Tuesday, September 15, 2020

ALONE Film Review September 15, 2020


Reviewed: 9/15/2020
Magnet Releasing
Rating: 4 / 5

ALONE Opens In Theaters and On Demand September 18th!

(ALONE a Magnet release)

The premise of thriller, “Alone” sounds familiar but the story takes turns that are unique. A widow has her U-Haul packed up and is moving. She is harassed by a stranger on her journey who eventually kidnaps her and holds her in a remote cabin in the woods of the Pacific Northwest.

The story is really a two character play. Jessica (played by Jules Willcox) and her captor (played by Marc Menchaca). A disturbing game of cat and mouse that, without giving things away, expands far beyond the plot.

I was hooked by the film from the get go. The plot twists were very effective and kept things from venturing into familiar thriller territory. When I expected certain things to happen, they didn’t, which pleasantly surprised me.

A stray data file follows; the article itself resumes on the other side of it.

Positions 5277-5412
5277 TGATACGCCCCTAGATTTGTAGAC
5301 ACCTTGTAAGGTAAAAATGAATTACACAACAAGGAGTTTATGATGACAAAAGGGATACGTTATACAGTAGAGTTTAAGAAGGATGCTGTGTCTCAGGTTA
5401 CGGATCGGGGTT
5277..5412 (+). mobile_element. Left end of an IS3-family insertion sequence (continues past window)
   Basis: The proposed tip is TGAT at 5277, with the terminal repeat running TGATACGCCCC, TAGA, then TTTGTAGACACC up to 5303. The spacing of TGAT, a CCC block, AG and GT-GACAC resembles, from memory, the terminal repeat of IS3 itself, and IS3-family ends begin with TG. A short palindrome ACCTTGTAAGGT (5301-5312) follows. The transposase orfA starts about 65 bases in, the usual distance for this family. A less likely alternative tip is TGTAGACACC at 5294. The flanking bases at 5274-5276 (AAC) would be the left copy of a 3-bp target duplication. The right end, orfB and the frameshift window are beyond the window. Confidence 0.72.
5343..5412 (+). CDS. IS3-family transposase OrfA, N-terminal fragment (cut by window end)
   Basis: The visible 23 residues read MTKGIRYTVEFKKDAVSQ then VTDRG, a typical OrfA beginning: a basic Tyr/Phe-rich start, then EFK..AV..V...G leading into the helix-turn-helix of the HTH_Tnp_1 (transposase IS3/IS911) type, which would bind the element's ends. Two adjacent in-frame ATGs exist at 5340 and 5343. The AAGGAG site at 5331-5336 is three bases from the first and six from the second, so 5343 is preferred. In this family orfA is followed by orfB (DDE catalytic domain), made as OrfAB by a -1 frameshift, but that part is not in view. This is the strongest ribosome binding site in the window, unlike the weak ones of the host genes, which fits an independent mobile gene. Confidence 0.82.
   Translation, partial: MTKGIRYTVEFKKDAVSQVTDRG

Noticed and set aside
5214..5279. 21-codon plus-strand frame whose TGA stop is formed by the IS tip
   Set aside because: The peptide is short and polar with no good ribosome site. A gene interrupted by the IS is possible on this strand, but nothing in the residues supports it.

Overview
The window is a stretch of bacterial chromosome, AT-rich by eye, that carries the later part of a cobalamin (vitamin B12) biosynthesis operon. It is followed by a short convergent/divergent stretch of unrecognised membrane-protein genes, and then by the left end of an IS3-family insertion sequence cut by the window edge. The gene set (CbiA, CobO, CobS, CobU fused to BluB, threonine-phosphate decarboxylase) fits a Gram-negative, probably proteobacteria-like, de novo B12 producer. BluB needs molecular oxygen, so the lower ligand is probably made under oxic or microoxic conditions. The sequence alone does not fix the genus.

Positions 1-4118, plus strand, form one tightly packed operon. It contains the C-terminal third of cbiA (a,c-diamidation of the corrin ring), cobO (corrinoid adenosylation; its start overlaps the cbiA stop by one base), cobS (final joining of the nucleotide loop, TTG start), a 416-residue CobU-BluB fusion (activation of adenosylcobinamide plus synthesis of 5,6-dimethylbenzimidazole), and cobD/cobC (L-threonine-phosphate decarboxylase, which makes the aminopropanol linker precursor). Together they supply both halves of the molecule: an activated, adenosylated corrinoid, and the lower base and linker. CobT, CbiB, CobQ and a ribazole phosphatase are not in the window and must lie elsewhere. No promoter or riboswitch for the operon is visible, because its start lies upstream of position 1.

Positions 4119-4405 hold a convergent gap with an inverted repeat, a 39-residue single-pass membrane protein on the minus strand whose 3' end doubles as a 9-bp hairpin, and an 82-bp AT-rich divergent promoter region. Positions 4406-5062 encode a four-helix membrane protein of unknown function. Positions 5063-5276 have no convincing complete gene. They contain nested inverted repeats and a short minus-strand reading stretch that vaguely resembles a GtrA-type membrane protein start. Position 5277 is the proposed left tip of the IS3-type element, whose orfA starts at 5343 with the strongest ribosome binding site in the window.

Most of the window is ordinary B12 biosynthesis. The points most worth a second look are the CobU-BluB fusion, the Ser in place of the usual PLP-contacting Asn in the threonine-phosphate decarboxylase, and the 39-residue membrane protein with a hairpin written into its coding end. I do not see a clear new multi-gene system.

(Jules Wilcox and Marc Menchaca in ALONE, a Magnet release. Photo courtesy of Magnet Releasing.)

Jules Willcox put on a multi-layered performance. From the grieving widow, she displayed vulnerability, sadness, but with realism and caution. When Marc’s character approaches her vehicle to apologize for his earlier car antics, she is not naive and welcoming. Her guard is up and it just adds to the impact when she eventually awakens in the basement of his cabin. She also shows her will and determination to survive throughout the film. Her captivating performance can be added to the list of strong female characters in cinema.

Marc Menchaca also creates a character that is creepy but not overly so. His background in the film (no spoilers) just adds to the unnerving quality of his character. The old adage your hero is only as strong as your villain definitely applies here. Marc goes toe to toe with Jules and this is where “Alone” sets itself apart from the average thriller.

(Jules Willcox in ALONE, a Magnet release. Photo courtesy of Magnet Releasing.)

The screenplay is smart. Several times I thought to myself, “why doesn’t the character do this” and then two seconds later, the character did exactly what made sense to me.

Overall, “Alone” is a thriller that will entertain the audience from start to finish. Recommended.

Mark Sugiyama
Eclectic Arts

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